Despite visible displays of parliamentary opposition, MPs’ record of actually delivering on controversial resolutions is less impressive. Museveni and his close cadre have effectively resorted to a combination of carrots and sticks to ensure MPs toe the line when it matters. Despite initial opposition, the majority of NRM parliamentarians ultimately give in to executive pressure.
One clear example of this pattern was the parliamentary threat to block the budget over insufficient funding for health. After first resisting calls from Museveni to accept a conservative compromise, a number of NRM MPs capitulated, enabling the passage of the budget. It was later alleged that these U-turning MPs were offered bribes.
Museveni also uses NRM caucus meetings to harangue MPs about their allegiance to the party. NRM parliamentarians tend to return from these gatherings in a far more quiescent mood, as was the case with the most recent disagreement over oil licensing regulations.
Of late, Museveni is resorting to still more aggressive strategies of intimidation. At the height of the most recent controversy, several NRM MPs were jailed and abused after they allegedly ‘incited violence’ by implying government involvement in the death of their erstwhile colleague.
The fact that Museveni has managed to circumvent parliamentary obstacles does call into question the significance of a more vocal parliament. But despite the disappointing lack of tangible results, parliamentary resistance to the executive has contributed to the apparent erosion of Museveni and the NRM’s legitimacy and electoral support, as reflected by a series of opposition by-election victories.
Additionally, parliamentary debate, even when it results in MPs voting against their own conscience, also indirectly increases transparency. Regarding the oil debates, one opposition MP commented, “Yes, the clique can still loot the proceeds from oil but we have made everybody aware of what is going on”.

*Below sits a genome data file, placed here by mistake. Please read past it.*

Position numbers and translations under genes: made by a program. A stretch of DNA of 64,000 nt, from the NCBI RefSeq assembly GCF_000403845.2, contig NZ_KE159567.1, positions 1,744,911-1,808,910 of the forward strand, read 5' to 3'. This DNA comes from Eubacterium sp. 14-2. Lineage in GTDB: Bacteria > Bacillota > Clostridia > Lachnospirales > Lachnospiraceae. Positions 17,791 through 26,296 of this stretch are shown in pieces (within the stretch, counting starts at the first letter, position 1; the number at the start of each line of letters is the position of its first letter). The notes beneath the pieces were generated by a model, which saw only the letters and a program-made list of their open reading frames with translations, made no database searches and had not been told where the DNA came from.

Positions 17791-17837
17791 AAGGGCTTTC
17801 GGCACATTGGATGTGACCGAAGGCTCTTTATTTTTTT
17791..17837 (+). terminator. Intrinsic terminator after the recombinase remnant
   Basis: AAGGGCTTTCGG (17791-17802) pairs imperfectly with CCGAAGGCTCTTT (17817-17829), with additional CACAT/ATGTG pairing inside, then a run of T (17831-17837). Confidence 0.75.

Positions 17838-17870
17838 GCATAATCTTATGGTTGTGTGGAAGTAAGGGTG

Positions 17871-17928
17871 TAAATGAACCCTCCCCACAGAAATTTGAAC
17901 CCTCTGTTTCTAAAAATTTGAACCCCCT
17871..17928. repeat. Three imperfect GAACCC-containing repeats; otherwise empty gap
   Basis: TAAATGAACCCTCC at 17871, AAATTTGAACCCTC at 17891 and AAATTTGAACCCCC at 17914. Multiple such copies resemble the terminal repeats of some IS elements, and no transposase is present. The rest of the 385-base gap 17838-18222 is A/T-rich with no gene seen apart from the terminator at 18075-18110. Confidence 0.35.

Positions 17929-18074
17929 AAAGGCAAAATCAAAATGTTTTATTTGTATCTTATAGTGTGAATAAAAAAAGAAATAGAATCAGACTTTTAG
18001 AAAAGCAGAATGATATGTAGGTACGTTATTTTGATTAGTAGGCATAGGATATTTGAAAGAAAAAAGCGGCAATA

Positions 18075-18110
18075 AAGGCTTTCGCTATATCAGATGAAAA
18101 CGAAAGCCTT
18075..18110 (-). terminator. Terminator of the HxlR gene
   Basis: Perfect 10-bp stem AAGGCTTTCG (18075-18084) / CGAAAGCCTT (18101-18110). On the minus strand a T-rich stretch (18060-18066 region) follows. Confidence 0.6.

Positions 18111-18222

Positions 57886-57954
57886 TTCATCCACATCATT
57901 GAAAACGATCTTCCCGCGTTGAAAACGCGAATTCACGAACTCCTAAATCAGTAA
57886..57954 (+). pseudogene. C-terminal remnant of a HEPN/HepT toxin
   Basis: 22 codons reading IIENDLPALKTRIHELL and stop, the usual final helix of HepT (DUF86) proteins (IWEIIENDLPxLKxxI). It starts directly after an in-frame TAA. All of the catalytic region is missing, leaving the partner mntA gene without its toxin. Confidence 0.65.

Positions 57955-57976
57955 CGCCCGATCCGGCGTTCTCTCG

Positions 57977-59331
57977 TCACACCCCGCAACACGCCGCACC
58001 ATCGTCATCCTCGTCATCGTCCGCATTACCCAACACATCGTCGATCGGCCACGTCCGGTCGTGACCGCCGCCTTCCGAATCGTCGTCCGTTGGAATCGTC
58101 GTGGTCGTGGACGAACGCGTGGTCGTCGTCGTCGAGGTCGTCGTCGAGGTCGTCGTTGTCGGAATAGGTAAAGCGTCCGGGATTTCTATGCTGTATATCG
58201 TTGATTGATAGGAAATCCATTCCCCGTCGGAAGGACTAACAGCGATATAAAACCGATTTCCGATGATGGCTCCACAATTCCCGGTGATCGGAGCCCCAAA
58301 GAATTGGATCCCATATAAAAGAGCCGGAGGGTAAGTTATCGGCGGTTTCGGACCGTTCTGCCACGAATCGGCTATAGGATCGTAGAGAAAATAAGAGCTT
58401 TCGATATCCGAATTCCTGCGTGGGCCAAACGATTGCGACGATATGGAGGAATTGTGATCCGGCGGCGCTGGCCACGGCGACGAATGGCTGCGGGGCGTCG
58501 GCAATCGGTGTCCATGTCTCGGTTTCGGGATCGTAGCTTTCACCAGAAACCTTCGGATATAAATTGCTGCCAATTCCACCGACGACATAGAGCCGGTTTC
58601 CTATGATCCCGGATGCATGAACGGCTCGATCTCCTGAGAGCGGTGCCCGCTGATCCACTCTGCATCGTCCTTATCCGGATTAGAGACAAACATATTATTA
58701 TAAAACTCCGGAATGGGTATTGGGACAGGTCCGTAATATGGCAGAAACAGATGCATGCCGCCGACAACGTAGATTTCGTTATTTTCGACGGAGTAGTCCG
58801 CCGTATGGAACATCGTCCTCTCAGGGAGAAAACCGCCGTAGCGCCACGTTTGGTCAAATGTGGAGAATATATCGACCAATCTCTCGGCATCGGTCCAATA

Were Museveni to succeed in pushing through constitutional reform strengthening the power to discipline NRM MPs, the feisty attitude of the 9th Parliament would most likely die down. This is what is at stake as Museveni works to outmanoeuvre parliament and single out ‘rebel’ MPs for party discipline.
Whether or not a coup is likely, and many would argue it is not, the fact that it is being openly threatened leaves no doubt about the gravity of the current political crisis, as Museveni sees it. The recourse to military posturing reflects the power base of the NRM regime. The NRM came to power through a rebel insurgency and Museveni continues to don military fatigues when his power is challenged.
Museveni has often prioritised the military to the detriment of social services, and there is growing cause for concern that, whilst Museveni retains control of the military, there will be little means of dislodging him through democratic process.
Foreign actors are also implicated in emboldening Museveni’s militaristic stance. Although a number of Uganda’s principal donors suspended development aid to the country in response to a corruption scandal, military assistance continues to flow in support of Uganda’s involvement in the African Union mission to Somalia. While the American ambassador to Uganda has indirectly denounced talk of a coup, when push comes to shove, the US has long turned a blind eye to Ugandan military deviance rather than risk jeopardising links with its strategically important ally.
The NRM’s current military posturing attests to the uncertain state of its power. Up until now, Uganda under the NRM has displayed all the qualities of a ‘semi-authoritarian’ regime. The scholar Aili Tripp suggests that Museveni has cultivated a degree of legitimacy by concealing his more authoritarian tendencies behind a façade of constitutionalism and electoral competition.
But this precarious balance is inherently crisis-prone, and the NRM regime seems to be entering into a new phase, with its fragility is apparent in its inability to reconcile its own internal contradictions. For now, however, Museveni’s power remains formidable as he continues to toy with various strategies for further consolidating his authoritarian control.